I do not believe that I would be farfetched in claiming that the Belgian Surrealist René Magritte’s painting The Treachery of Images (1928-1929) remains among the world’s most ubiquitous works of art. The image is familiar: a brown pipe with a black stem rests in front of a beige background. Magritte has given the pipe dimension: it curves smoothly and it seems to reflect an omnipresent light. Nevertheless, the painting in its entirety maintains a certain flatness. Beneath the image of the pipe, Magritte has written “Ceci n’est pas une pipe [this is not a pipe]” in steady cursive script onto the pale background. With those words, Margritte has begun to teach his audience a fundamental lesson in media literacy.
In fact, this image played a central role in one of my first lessons in media literacy. Early on in the course, my high school Mass Media teacher asked the class to show him a pipe. With pencil and paper in front of us, we began to draw. I drew a simple plumbing pipe—a long, unimpressive cylinder. When the time was up, my teacher circled the class, scrutinizing our drawings. As he returned to the front of the class, he sighed and said “I’m sorry, but none of those are pipes.”
Our drawings, he explained, were representations of pipes, not actual pipes themselves. He then projected The Treachery of Images onto the screen behind him. He explained that like the painting in front of us, media consist of representations as well, and like The Treachery of Images, they too construct meaning.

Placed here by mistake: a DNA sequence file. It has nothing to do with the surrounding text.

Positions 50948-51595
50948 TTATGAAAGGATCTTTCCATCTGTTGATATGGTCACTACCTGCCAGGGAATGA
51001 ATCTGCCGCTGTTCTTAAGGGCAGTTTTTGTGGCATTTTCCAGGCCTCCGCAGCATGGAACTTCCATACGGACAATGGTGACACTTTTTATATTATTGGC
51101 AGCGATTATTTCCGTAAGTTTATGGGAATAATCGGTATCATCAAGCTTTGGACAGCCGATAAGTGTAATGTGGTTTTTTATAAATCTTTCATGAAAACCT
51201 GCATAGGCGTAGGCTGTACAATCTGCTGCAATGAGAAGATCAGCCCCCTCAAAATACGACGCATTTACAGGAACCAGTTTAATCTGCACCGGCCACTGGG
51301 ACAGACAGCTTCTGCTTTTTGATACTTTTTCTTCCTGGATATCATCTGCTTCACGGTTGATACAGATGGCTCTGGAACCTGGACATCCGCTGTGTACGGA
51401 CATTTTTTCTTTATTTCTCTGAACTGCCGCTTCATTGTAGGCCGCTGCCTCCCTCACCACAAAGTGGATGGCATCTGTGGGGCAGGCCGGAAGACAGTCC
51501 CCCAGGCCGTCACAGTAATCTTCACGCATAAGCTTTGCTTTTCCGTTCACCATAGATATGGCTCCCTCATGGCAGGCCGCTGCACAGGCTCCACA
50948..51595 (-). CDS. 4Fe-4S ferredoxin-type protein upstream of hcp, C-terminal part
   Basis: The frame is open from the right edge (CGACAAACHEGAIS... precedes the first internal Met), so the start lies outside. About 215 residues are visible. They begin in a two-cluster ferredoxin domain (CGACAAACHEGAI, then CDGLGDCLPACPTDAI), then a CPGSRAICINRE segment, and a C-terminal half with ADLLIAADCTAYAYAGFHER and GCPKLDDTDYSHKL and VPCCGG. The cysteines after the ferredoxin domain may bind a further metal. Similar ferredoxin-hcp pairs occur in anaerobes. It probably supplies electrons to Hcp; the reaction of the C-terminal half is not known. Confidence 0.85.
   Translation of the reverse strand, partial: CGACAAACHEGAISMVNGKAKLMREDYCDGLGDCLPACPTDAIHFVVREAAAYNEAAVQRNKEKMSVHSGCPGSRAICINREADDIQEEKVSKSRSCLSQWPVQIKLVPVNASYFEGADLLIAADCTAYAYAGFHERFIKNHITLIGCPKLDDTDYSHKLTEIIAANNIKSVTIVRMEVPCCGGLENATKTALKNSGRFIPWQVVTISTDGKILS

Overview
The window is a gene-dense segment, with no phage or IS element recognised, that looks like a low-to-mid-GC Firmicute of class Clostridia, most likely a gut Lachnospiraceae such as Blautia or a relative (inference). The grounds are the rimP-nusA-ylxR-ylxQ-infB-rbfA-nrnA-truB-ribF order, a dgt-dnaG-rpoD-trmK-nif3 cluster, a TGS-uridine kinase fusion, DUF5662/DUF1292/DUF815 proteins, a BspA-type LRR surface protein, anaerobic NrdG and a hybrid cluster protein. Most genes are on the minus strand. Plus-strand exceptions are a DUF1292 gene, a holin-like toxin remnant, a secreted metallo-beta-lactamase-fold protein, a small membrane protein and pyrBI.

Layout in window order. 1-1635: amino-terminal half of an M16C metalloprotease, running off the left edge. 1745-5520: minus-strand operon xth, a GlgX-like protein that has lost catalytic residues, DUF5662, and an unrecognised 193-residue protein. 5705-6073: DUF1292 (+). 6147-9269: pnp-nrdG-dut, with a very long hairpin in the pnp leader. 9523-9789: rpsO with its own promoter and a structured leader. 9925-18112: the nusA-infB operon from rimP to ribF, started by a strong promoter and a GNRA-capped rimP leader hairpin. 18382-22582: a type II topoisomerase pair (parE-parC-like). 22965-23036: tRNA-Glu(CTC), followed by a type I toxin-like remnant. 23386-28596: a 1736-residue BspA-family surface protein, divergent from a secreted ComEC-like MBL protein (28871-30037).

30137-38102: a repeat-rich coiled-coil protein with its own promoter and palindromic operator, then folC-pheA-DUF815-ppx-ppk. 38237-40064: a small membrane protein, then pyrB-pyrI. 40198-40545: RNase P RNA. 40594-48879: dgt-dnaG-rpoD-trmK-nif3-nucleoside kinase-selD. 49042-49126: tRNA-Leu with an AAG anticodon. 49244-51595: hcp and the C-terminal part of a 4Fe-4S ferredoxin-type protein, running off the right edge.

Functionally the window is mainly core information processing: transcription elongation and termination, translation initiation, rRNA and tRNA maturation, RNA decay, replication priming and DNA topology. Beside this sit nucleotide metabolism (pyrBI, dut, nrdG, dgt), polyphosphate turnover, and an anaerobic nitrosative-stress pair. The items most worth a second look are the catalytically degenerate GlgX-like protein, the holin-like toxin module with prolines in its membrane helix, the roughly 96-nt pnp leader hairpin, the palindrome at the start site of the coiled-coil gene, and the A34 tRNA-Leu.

The Treachery of Images ultimately comments on the process of representation or the “relationship between words and things” as Marita Sturken and Lisa Cartwright write in Practices of Looking. Magritte, they write, “is also pointing to the relationship between words and things, since this is not a pipe itself but rather the representation of a pipe; it is a painting rather than the material object itself.”
Not only is the painting a representation, but the very word “pipe” as penned by Magritte is also a representation. The word is not “the material object itself.”
In this sense, Magritte’s The Treachery of Images enters into a lineage of structuralism and theory. The Treachery of Images invokes Ferdinand de Saussure's structural linguistics, and much of Margritte’s oeuvre elaborates on theories of representation. Magritte himself was indeed an admirer of philosophy. He was a dedicated reader, correspondent, and collaborator to many of the emerging thinkers of his time. His work was not only integrated into the terrain of philosophy, but it was imbued with it. In fact, the French post-structuralist Michel Foucault dedicated a 50-page essay to the analysis of The Treachery of Images.
I personally prefer to think of Magritte as a philosopher himself—a philosopher whose preferred medium was simply painting and not text. His oeuvre is his theory.
Magritte’s oeuvre offers an important lesson in media literacy. It details how representation creates meaning.
In 1972, John Berger and the BBC released Ways of Seeing, a television program that sought to educate audiences about critical viewing practices. Ways of Seeing was later adapted into a book. In Ways of Seeing, Berger revolutionized the common understanding of visual images, and he advocated for a more informed viewership. Ways of Seeing expounds many lessons pertinent to Media Literacy. It is no coincidence that the book both begins and ends with paintings by René Magritte.